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Centrica, BP, Shell, Firmer On Energy Price Cap And Windfall Tax News

Trade Centrica Shares Your Capital Is At Risk
Updated 12 Sep 2022

Key points:

  • Shell, Centrica and BP are all rising modestly on recent news
  • The energy subsidy scheme will support energy demand
  • The lack of a further windfall tax means profits will remain with shareholders

Shell (LON: SHEL) (NYSE: SHEL), BP (LON: BP.) (NYSE: BP) and Centrica (LON: CNA) shares are all stronger this morning as the news about the energy price cap and windfall taxes continues to sink in. The three are the major London quoted companies that could have been severely harmed by changes in those two policies. The news that there’s going to be that extension of one policy and not of the other is therefore beneficial for these energy company valuations.

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Of course, primary energy companies are simply coining money at present given the current high prices. But there were two weights upon those share prices. The first was whether demand would hold up. It’s a pretty basic piece of economics that people do less of what rises in price. It’s how markets work after all. So, volumes sold would decline given those high prices. That would impact profits of course. The other issue was government making noises about how all those profits would be confiscated – a windfall tax.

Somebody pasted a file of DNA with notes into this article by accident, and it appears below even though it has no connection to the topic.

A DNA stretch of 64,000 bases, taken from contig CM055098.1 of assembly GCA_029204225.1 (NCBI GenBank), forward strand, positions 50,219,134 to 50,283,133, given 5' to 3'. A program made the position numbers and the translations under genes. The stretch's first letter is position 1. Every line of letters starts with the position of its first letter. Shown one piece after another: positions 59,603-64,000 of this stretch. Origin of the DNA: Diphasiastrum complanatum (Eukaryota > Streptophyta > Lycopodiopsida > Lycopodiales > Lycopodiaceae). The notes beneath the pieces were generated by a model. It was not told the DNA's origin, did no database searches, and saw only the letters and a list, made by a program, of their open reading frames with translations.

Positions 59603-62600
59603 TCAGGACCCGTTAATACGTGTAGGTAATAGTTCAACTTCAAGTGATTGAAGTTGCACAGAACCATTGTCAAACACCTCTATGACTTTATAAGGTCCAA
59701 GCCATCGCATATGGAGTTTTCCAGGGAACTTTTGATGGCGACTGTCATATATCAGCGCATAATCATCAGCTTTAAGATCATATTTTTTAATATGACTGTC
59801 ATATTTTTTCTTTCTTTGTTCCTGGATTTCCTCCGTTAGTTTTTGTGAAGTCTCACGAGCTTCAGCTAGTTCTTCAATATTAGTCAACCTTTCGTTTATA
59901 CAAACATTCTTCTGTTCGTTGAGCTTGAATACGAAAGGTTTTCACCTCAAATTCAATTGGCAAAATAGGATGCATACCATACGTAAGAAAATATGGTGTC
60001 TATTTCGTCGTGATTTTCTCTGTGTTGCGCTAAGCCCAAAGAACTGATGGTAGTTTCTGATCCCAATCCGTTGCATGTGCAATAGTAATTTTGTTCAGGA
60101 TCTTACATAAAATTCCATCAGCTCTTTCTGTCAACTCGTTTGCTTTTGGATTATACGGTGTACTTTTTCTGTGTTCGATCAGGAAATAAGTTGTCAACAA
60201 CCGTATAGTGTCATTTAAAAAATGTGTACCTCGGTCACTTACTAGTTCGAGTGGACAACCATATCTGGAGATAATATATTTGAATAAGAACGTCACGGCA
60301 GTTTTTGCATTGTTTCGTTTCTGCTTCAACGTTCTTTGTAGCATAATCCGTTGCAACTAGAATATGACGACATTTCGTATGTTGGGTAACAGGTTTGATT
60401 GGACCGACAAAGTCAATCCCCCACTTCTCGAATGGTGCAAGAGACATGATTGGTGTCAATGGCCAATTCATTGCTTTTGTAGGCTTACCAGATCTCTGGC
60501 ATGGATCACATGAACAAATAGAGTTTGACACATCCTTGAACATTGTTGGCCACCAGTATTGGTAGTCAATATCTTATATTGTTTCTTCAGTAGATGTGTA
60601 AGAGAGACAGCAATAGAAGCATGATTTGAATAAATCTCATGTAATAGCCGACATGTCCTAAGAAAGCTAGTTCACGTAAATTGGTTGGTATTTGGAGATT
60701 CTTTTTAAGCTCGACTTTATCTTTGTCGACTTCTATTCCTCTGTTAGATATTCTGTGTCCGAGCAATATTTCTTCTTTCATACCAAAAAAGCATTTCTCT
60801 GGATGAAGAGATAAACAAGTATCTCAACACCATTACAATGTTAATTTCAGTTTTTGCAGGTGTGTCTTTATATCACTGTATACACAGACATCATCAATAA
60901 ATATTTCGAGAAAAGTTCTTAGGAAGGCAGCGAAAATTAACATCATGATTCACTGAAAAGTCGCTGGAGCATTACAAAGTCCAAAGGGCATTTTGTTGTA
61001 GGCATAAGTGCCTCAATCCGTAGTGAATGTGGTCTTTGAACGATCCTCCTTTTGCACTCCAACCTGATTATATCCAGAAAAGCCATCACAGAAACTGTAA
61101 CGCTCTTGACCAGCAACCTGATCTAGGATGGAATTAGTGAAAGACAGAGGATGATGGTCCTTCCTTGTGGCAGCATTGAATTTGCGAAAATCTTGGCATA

The news that is now coming out of Whitehall is that both of those potential problems are receding. Further, in a manner which boosts the earning capacity of those primary energy producers. At which point of course the share prices rise. Pehaps gradually, but thy are increasing in a modest manner.

Centrica share price
Centrica share price from IG

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The issue with the price cap can be a little confusing. If we consumers out here have to pay full market price for our heating then we’re going to turn down the thermostat – a lot. This will reduce demand and so sales and profits of energy suppliers. This is how markets work after all. But the price cap means that we consumers are going to be subsidised in our energy usage. Sure, we’ll have to pay for it in taxes or the national debt at some point but our consumption is not going to be reduced by having to pay that full market price. One effect of this is that profits at those energy suppliers will increase from where they would be without that subsidy. Again, that’s just how markets work.

There was also all that talk of a windfall tax on the extra profits being made. At least so far as we know this has now been ruled out. The costs of the subsidy scheme are going to be on the general taxpayer, not paid for by taxing those extra profits. That means that they will – in time of course – flow through to shareholders. That, again in turn, means that the shares of those varied primary energy produers are more valuable than they were when we thought there might be such a windfall tax.

One further thing about the windfall tax itself. There were some numbers being thrown around of £150 billion, £170 billion, these sorts of vast sums. There never was going to be a tax of that level as that would have to be a tax on global profits – not something the UK can or does tax. So the relief is not of there not being a £150 billion tax, it’s much, much, lower than that. Which is why the relatively restrained rises in Shell, BP and Centrica.